When the Raffaeles were brought on board, they told Admiral Vuckovich (the new commander of the dreadnought) that they had affixed a bomb to the hull and that the ship should be evacuated. This put the admiral in an awkward position. He could evacuate, but that would ensure the loss of the battleship when the mine exploded. The Viribus Unitis class was notorious for its poor underwater protection, making the threat of the bomb particularly potent. While it could be argued that the admiral should have evacuated VU anyway, thus saving the lives of his men, the ship was an extraordinarily expensive piece of state property. The men onboard the ship expected that they might have to die or kill in its defense. It was reasonable at the time to believe that the ship might be used to fight or deter the Italians. As such, evacuation doesn’t present a very compelling option. Instead, the admiral decided to keep enough sailors on board to allow the best possible response to the damage that the bomb would cause. Inevitably, it risked the deaths of many sailors, but at the same time held out the best chance for saving the ship.
But what of the Raffaeles? The Italian officers had already admitted that a bomb was attached to the hull, and that it would explode in a relatively short period of time. They begged Admiral Vuckovich to be allowed to escape, and he agreed to let them go. However, when they reached the water they were assailed by angry sailors, and then dragged back onto the ship. Fearing prosecution (and potentially execution) for what amounted to a legally questionable attack on what its owners presumed to be a neutral vessel, the Italians demanded to be treated as prisoners of war. Admiral Vuckovich made no determination at the time, but ordered the crew not to harm the Italians. Twenty-five minutes later the bomb exploded. Fifteen minutes after that Viribus Unitis rolled over and sank with 300 men, including Admiral Vuckovich but not including the Raffaeles, who were allowed by Admiral Vuckovich to escape, and who spent about a week as prisoners of war.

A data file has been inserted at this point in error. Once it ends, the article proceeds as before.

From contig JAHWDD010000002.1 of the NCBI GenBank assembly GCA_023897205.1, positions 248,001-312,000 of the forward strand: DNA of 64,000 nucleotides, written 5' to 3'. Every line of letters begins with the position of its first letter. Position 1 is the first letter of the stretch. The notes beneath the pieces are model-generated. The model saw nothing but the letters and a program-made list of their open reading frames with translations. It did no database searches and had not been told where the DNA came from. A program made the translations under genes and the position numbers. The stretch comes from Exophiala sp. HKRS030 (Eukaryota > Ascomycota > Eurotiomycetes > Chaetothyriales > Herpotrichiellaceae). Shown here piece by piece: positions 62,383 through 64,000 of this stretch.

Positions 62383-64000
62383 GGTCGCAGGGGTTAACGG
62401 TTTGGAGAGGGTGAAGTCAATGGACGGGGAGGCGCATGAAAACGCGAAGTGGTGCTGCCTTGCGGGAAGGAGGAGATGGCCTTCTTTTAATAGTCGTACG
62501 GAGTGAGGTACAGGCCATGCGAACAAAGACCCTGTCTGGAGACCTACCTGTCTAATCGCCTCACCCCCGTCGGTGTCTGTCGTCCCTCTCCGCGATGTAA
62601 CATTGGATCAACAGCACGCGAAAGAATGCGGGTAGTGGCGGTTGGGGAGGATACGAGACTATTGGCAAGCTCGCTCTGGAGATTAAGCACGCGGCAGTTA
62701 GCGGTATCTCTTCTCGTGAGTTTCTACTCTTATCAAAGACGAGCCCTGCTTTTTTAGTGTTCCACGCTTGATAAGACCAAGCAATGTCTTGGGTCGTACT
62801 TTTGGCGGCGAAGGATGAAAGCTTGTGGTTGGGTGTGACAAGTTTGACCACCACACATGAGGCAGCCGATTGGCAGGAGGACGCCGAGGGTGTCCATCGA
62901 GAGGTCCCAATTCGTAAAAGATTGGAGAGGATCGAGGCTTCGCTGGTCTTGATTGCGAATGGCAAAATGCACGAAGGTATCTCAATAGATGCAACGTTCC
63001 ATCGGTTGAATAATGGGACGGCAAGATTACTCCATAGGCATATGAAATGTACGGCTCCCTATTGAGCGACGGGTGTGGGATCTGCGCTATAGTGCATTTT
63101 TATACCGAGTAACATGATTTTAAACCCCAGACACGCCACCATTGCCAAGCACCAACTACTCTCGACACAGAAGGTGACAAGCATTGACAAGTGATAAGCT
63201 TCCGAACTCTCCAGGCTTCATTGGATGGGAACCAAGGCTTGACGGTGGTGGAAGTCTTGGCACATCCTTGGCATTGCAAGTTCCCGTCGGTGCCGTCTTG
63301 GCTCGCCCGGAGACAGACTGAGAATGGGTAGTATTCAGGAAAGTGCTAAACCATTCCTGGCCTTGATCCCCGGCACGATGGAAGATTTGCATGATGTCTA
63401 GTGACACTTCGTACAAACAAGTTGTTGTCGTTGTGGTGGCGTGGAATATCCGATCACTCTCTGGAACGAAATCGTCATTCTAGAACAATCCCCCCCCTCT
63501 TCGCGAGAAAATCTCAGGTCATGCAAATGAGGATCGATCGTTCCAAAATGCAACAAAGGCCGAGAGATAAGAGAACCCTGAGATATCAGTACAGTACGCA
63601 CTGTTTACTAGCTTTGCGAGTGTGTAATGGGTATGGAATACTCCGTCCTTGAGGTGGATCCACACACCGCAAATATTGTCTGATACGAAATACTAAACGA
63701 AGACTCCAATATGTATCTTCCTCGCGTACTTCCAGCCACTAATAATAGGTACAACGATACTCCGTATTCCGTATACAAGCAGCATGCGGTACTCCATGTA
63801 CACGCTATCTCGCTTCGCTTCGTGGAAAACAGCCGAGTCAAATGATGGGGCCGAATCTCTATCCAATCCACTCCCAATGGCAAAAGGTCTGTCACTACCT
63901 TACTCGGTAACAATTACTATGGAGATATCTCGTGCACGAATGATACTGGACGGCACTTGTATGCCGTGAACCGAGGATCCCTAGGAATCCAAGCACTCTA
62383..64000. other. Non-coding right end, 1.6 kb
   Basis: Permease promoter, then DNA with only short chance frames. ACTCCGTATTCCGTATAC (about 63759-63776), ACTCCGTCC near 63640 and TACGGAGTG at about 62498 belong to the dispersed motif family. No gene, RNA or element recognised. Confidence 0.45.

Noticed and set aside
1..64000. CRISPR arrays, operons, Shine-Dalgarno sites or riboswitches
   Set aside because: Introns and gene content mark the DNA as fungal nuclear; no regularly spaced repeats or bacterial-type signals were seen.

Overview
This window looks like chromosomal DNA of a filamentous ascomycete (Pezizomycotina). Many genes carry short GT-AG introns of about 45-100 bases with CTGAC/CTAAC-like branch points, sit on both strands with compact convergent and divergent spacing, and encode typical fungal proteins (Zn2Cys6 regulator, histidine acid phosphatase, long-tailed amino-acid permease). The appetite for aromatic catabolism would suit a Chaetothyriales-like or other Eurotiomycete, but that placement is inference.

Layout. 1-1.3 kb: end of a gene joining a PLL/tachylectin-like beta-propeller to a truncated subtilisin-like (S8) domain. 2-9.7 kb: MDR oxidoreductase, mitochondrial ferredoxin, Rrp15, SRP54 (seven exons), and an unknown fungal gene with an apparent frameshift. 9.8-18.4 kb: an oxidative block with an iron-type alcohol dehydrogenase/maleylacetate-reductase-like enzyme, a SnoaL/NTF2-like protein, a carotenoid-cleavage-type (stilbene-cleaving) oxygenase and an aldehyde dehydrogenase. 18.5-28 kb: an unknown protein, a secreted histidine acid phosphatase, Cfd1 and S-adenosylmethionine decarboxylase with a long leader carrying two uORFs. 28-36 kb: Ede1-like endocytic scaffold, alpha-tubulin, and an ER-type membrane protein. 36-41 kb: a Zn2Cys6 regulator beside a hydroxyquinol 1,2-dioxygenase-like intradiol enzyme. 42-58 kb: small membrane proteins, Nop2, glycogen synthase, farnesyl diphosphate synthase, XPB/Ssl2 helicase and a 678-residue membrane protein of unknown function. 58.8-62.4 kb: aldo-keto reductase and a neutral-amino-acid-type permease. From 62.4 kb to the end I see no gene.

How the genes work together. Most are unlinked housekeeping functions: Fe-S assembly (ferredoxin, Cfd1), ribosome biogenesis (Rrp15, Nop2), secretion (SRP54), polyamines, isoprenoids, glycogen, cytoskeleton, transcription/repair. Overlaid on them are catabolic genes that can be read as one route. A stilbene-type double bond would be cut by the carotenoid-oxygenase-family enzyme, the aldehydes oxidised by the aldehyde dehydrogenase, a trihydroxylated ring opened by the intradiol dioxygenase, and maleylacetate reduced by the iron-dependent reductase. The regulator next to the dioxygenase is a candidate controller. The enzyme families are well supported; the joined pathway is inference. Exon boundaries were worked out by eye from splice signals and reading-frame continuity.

And here are a couple of questions for the gallery. First, does this represent a genuine historical case of a classic ticking time bomb scenario? The Croats didn’t have a lot of time to torture the Italians, but they could be fairly certain that the bomb existed and that the Italians knew where it was. If they had discovered the location, the Croats might have been able to either disable the bomb or to prepare damage control around the area of the explosion. Moreover, they may even have had enough time to confirm or disconfirm statements made under torture by the Italians.
Would the torture have worked? The Italians clearly wanted to stay alive, but they didn’t give up the location of the bomb even when it seemed certain that they would fall victim to it. Whether they would have given up the information under threat of severe pain in addition to death is unclear. Had they given up the location of the bomb and survived, the Raffaeles would have probably have been made the object of scorn and derision in Italy, rather than receiving treatment as heroes.
How much weight should be placed on the behavior of Admiral Vuckovich? Charged with the defense of the ship, which entailed a willingness to see his sailors die and to kill the sailors of the enemy, Vuckovich decided that the information wasn’t worth torturing the Italians. His decision likely depended upon a combination of utilitarian calculus, professional honor, and perhaps a revulsion against torture. It’s possible that he made a mistake, but his evaluation of the situation should weigh heavily on the historical ledger.
The real lesson, of course, is that learning about battleships enriches everyone’s life.